His neighbours in Nansana and Mukono, the districts near Kampala where he lived at various times, admitted that he could be generous and kind. He paid for electricity wires to be put up locally, settled people’s hospital bills, took drifters in when they were homeless. But this, they told the tabloids, was because he was “filthy loaded” with foreign dime, most of it donated to him for spreading a Western evil in Uganda, and a lot of the money was used as bribes for sexual favours. It was dangerous to get too close to him, because of his love for bums. His cleaning woman (who observed which young men came and went, and who stayed the night) noticed that he was tired on the day he was killed, and put it down to AIDS. A doctor took the false story on: Mr Kato was HIV-positive, and spreading it around, despite the government’s campaign to keep AIDS in check. An ex-homosexual called Paul Kagaba claimed that he had been irreparably seduced into evil in Mr Kato’s white house with the columns along Villa Road, after a couple of Guinnesses and a takeaway meal. He implied he was one of many.
In Mr Kato’s mind there were only two ways to deal with being gay in Uganda. The first was to hide, to seek the dark. This was how he had first encountered the gay scene in Kampala in the late 1990s, after hearing rumours of a night party in some gardens outside the city and deciding he had to gatecrash. The party hosts, suspicious of his eagerness, gave him the wrong address; they did not want him to find this secret, illegal gathering among the trees. When he gave interviews to Western media it was often in dark alleys or deserted bars, face shadowy and close to the camera, or on some red-dirt road out of town, while he kept nervously walking.

Fighting talk

The second way of being gay, however, was to be out and proud. This was what he preferred, despite the risks. In 1998, just back from a few years of teaching in South Africa—where he had seen apartheid fall, and the old anti-sodomy laws with it, and had decided at last to admit his homosexuality—he held a televised press conference to start the push for gay rights in his own country. The police beat him up afterwards, the first of several beatings (he would show the scars on his head, where bottles had been broken on him), and arrested him, the first of three arrests. Not deterred, in 2004 he co-founded Sexual Minorities Uganda to campaign against the anti-homosexuality bill and general prejudice. He was the group’s litigation officer, partly because he knew his way round the mazes of the law, but mostly because he was loud, impatient, demanding, angry (too much so, when the beer got to him), and didn’t care that his face was now “Gay Uganda” for the tabloids.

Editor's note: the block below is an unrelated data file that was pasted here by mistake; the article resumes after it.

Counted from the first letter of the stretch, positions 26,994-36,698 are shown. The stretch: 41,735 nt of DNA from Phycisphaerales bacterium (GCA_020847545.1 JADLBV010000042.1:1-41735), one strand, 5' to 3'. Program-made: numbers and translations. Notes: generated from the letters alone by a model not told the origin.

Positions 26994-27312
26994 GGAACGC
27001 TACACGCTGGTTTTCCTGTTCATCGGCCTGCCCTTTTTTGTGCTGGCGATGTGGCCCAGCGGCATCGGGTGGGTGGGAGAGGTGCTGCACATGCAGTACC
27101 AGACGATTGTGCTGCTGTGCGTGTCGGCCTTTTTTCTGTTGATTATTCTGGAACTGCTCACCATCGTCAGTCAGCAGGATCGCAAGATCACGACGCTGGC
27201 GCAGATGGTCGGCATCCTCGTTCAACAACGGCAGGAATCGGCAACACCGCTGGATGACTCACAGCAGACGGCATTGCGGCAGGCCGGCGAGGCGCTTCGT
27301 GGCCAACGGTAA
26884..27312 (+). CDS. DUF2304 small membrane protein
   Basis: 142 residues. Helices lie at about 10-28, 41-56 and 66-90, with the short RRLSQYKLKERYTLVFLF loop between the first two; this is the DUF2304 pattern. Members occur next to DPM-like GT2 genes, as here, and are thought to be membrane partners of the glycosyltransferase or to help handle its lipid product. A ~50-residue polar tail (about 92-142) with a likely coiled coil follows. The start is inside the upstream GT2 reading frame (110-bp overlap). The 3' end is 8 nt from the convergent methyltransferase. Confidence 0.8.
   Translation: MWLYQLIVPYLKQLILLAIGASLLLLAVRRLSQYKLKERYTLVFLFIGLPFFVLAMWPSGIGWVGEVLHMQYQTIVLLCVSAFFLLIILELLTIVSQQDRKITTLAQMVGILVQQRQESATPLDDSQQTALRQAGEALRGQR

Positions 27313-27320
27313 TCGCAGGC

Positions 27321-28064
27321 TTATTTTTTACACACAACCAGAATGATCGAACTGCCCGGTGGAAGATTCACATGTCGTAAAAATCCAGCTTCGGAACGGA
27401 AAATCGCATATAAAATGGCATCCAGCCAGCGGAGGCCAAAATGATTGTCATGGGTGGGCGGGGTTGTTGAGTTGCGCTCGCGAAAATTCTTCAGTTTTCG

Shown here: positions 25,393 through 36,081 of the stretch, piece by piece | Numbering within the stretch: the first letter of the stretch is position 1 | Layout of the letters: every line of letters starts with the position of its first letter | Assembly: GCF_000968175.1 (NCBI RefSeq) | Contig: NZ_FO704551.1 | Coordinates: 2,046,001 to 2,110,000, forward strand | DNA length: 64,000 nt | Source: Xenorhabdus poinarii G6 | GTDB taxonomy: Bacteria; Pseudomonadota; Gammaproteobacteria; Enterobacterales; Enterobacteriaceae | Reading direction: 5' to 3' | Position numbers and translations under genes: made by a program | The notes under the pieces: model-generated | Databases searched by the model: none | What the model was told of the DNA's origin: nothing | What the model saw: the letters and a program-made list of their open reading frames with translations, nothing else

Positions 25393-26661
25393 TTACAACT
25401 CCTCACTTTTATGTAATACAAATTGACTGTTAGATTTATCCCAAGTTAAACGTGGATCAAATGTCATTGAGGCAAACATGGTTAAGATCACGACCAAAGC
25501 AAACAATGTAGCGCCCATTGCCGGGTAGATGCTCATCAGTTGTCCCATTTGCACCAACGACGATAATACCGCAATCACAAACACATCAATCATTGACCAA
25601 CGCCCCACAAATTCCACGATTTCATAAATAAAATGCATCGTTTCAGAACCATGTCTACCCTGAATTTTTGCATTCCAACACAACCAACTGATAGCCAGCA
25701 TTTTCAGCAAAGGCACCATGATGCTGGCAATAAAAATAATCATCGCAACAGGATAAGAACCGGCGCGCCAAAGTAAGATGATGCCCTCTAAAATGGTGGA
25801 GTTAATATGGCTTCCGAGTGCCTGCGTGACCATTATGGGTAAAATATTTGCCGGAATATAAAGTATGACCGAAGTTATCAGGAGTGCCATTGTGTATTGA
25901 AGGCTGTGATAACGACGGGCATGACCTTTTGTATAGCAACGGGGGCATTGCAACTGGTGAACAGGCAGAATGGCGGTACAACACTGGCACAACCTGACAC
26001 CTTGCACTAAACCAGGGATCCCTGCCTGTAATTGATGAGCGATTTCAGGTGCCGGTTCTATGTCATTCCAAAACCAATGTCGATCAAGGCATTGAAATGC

When, last October, Rolling Stone ran a front-page article on “homos” recruiting in the schools, promising to expose 100 of them and calling for them to be hanged, Mr Kato was one of three who sued the magazine. He was the only one who went to court to state his case that homosexuals were born, not made, and therefore could not be recruited. He had known he was different as a child growing up in Nakawala, his ancestral village; his twin brother, John, had noticed it too, and simply laughed when, after years, he came out to him.

The new year looked propitious. On January 3rd a judge ruled against Rolling Stone; Mr Kato received compensation of 1.5m Ugandan shillings, or $640. It was not much, but it was the principle that mattered. Meanwhile, debate was suspended on the anti-homosexuality bill, partly as a result of world pressure that he had helped to stir.

Young men continued to mill around his house. One of them was a thief well known in the area: a rough part of town, with 15 iron-bar attacks in two months. Police assumed that when Mr Kato was bludgeoned to death with a hammer, on the afternoon of January 26th, he was just another victim in the series. Gay groups blamed the tabloids for incitement. Neighbours, hanging about, noticed with surprise that his blood on the walls looked much the same as theirs. 


12.  LTEs, The Economist

Original intent

SIR – Your briefing on Barack Obama and the state of the union referred to the tea party’s “awe” of the American constitution. That awe, however, is of a fantasy text that is at odds with the original document. Tea partiers believe that the constitution was written to weaken an overreaching Congress. In fact, recognising that the preceding articles of confederation were weak, the framers of the constitution enumerated the powers of Congress: to levy taxes, make war, set the rules of commerce, and much more.

The tea party also thinks that the constitution was created to protect the states from federal power. Yet there is nothing to that effect in the document, which provides specific limits on states in relation to federal power.

George Stubbs, Melrose, Massachusetts

SIR – You said that most Americans prefer divided government, but what we really like is government divided between centre-left and centre-right parties. The mid-term elections returned a bevy of ultraconservative tea partiers, while thinning the ranks of moderate Democrats. The result is stronger polarisation in Congress, with a hollowing out of the political centre.

James Seidman, Naperville, Illinois

Our state-of-the-union cover

SIR – Your cover of